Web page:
A suicide bomber on Sunday killed at least 43 in an attack on members of the Sunni Awakening, which helped turned the tide against Al Qaeda in Iraq. Iraqis are concerned Al Qaeda could regain ground as the US pulls out its combat troops next month.
That bombing claimed at least 43 lives and rekindled memories of the 2006-07 peak of both Iraq's civil war and its insurgency. It is the latest in a string of recent attacks against Iraqi police and the Sunni Awakening, or Sons of Iraq. Members of the Awakening, a collective movement recruited by the US military to fight AQI, were attacked while waiting on Baghdad's southwest outskirts to receive paychecks from the Iraqi government.
Government officials and Awakening leaders blamed AQI.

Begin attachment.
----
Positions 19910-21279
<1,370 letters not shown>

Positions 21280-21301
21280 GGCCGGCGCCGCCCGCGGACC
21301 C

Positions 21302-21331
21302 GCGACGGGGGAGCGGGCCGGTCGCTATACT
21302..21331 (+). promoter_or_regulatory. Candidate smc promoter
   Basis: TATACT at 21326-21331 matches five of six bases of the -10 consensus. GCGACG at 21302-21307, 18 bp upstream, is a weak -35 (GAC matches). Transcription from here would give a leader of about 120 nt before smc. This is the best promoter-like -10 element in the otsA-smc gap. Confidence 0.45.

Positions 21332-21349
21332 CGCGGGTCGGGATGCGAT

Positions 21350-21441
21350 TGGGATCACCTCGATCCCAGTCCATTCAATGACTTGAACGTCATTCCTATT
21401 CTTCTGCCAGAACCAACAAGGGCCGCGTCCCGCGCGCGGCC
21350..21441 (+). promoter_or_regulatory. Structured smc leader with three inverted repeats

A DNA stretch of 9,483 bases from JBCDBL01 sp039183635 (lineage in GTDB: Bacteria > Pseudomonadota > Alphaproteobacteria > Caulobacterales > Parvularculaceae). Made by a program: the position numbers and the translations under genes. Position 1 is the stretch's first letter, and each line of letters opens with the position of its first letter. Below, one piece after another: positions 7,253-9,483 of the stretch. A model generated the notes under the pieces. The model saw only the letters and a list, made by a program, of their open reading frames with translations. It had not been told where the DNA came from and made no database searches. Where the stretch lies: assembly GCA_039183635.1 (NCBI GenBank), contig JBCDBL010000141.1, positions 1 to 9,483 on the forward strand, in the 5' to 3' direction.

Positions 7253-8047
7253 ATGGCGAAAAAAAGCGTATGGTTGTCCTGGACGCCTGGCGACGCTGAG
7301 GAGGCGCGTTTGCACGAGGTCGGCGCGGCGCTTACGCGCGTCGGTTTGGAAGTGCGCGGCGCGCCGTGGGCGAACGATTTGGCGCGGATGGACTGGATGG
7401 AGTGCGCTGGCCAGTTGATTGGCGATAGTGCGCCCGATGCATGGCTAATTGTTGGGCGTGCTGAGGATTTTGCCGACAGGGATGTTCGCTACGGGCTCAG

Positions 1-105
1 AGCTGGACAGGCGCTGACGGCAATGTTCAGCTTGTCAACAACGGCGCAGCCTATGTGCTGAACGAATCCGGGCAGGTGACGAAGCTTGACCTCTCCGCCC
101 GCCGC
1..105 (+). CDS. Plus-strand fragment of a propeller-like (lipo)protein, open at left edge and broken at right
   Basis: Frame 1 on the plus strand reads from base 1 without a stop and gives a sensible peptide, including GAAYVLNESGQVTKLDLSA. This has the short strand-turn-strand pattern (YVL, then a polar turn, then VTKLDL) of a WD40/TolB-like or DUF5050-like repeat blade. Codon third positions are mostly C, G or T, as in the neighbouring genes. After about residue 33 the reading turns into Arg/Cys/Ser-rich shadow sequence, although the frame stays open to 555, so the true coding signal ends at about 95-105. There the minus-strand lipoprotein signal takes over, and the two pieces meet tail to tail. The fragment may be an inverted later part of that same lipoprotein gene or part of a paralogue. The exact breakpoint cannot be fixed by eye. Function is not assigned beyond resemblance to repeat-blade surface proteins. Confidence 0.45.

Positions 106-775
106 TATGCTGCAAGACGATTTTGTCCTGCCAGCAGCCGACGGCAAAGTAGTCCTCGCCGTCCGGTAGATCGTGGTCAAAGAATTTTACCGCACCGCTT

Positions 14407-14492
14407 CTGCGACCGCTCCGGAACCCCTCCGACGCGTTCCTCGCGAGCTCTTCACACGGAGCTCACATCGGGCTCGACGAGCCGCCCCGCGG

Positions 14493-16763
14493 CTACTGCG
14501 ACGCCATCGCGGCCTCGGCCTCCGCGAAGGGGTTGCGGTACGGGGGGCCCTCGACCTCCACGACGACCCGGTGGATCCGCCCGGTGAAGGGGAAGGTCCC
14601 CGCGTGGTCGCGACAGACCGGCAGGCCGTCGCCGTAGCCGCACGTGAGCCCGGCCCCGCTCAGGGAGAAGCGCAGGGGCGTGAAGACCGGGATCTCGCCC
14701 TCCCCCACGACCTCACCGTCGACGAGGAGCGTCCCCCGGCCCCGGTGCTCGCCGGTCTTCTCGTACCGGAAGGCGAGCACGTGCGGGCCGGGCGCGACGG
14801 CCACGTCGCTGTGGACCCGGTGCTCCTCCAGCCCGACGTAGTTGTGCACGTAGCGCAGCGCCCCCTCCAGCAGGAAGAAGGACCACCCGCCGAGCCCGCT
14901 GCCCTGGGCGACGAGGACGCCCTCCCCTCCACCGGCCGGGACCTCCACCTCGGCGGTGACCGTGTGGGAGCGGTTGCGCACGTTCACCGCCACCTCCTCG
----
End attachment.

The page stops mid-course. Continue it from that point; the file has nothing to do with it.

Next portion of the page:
“It is Al Qaeda – they are targeting us because we hurt them, we paralyzed them,” says Abu Mustafa, the South Baghdad deputy Awakening commander, who would only give his nickname for security reasons. “Now [Al Qaeda militants] are trying to find a gap, a weak spot in order to regain the ground.”
Indeed, the attack comes at a time of political flux in Iraq. Iraqi politicians continue to bicker over forming a new government, resulting in an open-ended power vacuum that has festered more than four months after national elections. With the US due to pull out all combat troops by Sept. 1, Iraqis are concerned that AQI could further capitalize on the political uncertainty.
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